Overturning decades of prior legal rulings, the Missouri Supreme Court ruled this week that the state Legislature's $350,000 cap on noneconomic medical malpractice damages is an illegal violation of residents' constitutional right to a trial by jury.
A divided court on Tuesday overturned (PDF)
the court's own 20-year-old decision to uphold caps on noneconomic damages, ruling that "while this court always is hesitant to overturn precedent, it nonetheless has followed its obligation to do so where necessary to protect the constitutional rights of Missouri's citizens."
The court ruled that the mother of Naython Watts, who was born in 2006, was entitled to the full $1.45 million in noneconomic damages that a jury awarded her after concluding that physicians for Cox Medical Centers provided negligent care that led to disabling brain injuries in the child. A trial court judge reduced the verdict to $350,000 after the jury decision, as required by state law.
Mother Deborah Watts appealed, saying the caps violated the state constitution. Attorneys for Cox Health argued in court that a 1992 decision from the Missouri Supreme Court, Adams By and Through Adams vs. Children's Mercy Hospital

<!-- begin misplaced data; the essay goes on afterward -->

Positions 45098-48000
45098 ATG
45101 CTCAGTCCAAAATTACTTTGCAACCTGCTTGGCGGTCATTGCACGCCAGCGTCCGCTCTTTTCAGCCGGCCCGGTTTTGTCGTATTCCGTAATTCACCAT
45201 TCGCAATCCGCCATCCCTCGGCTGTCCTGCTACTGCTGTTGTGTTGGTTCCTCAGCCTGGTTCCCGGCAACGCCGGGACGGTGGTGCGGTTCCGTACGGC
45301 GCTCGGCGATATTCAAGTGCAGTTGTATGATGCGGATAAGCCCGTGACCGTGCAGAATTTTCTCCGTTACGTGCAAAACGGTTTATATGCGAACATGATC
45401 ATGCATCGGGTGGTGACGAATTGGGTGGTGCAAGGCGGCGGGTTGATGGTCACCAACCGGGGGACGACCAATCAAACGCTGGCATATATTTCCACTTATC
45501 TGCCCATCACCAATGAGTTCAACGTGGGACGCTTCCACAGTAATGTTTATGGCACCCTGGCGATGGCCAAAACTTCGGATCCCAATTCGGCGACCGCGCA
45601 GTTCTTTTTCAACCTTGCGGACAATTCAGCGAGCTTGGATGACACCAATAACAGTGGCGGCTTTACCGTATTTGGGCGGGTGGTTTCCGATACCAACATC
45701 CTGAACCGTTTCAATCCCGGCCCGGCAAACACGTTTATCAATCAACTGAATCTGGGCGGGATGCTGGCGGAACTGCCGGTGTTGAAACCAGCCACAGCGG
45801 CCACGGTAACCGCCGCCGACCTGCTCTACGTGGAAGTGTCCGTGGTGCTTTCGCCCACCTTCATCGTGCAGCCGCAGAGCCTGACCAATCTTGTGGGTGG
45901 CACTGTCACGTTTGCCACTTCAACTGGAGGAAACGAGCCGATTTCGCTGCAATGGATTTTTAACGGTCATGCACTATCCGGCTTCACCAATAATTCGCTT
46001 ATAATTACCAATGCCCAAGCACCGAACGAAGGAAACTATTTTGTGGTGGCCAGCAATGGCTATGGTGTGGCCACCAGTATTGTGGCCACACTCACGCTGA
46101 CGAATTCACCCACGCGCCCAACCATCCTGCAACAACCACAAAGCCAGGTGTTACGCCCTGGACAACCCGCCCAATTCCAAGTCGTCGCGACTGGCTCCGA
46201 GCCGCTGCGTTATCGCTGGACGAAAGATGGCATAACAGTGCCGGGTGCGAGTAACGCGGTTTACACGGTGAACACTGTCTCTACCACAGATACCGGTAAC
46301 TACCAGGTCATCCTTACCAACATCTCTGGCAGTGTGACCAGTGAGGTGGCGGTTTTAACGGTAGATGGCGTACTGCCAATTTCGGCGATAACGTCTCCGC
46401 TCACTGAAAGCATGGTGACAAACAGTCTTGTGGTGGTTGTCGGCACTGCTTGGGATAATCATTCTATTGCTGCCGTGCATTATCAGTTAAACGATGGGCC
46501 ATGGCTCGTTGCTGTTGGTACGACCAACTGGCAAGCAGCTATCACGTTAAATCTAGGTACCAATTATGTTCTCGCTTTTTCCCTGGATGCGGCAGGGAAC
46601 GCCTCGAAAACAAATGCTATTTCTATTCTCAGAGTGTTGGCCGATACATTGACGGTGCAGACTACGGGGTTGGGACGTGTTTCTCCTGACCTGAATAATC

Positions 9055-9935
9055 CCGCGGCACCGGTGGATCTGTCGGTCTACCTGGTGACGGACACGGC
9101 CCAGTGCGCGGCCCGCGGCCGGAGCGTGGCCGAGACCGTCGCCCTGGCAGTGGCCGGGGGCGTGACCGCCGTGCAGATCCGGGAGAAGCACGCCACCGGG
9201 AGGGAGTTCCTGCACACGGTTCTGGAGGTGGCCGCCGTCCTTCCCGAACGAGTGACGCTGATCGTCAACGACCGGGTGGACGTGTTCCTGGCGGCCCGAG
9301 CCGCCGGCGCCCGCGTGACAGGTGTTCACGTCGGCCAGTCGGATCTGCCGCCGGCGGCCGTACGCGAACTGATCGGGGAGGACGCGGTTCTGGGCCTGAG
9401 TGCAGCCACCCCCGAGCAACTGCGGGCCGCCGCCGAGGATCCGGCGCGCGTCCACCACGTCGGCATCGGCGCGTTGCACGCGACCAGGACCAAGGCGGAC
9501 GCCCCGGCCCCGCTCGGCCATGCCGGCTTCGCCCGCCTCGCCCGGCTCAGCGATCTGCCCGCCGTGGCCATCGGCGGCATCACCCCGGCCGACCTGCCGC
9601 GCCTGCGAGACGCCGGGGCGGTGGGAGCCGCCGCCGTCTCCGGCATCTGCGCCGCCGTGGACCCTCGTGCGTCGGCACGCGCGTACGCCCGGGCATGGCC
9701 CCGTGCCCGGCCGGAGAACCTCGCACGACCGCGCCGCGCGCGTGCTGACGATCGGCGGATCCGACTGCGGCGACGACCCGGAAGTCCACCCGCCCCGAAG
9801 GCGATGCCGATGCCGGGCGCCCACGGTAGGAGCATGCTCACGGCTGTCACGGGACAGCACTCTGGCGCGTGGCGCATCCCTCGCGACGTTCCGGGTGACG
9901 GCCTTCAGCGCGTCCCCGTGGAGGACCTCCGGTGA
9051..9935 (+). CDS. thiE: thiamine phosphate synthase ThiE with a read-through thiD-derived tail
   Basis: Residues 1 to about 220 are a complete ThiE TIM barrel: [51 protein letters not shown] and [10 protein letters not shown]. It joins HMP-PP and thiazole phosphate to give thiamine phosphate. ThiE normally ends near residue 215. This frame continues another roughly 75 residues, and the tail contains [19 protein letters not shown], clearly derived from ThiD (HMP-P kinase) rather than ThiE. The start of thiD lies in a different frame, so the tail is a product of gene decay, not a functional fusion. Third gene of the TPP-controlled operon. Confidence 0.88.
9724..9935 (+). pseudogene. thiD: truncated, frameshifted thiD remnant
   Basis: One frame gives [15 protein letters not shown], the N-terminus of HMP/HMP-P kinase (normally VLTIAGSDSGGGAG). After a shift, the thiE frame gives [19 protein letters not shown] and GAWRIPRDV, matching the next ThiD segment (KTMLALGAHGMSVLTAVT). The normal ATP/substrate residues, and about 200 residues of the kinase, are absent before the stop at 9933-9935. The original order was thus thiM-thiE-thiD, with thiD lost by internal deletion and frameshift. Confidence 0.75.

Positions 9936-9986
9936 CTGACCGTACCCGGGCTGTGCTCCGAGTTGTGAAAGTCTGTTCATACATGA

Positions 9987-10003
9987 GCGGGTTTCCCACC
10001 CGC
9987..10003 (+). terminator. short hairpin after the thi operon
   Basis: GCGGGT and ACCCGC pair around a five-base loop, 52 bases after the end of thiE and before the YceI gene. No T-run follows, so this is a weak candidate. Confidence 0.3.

, had already upheld the constitutionality of 2005 tort reforms limiting medical malpractice awards for claims such as pain and suffering.
But writing for the majority on Tuesday, Chief Justice Richard Teitelman said Adams
was wrong and overruled it, citing similar court decisions to overturn legislative malpractice damage caps in states such as Washington (1989), Oregon (1999), Alabama (1991) and Florida (1987).
Specifically, Teitelman said, the state's 1820 constitution grants citizens an "inviolable right" to a trial by jury for noneconomic damages in medical malpractice cases, and the cap on damages violated that right by removing a jury's ability to decide the magnitude of damage done to a litigant.
In an e-mailed statement, Cox Health officials said they were disappointed in the decision.
"Nearly every physician and every hospital in the state will be adversely affected by this ruling," Cox Health said in the statement. "Our greatest concern lies with how this will affect physicians in our state."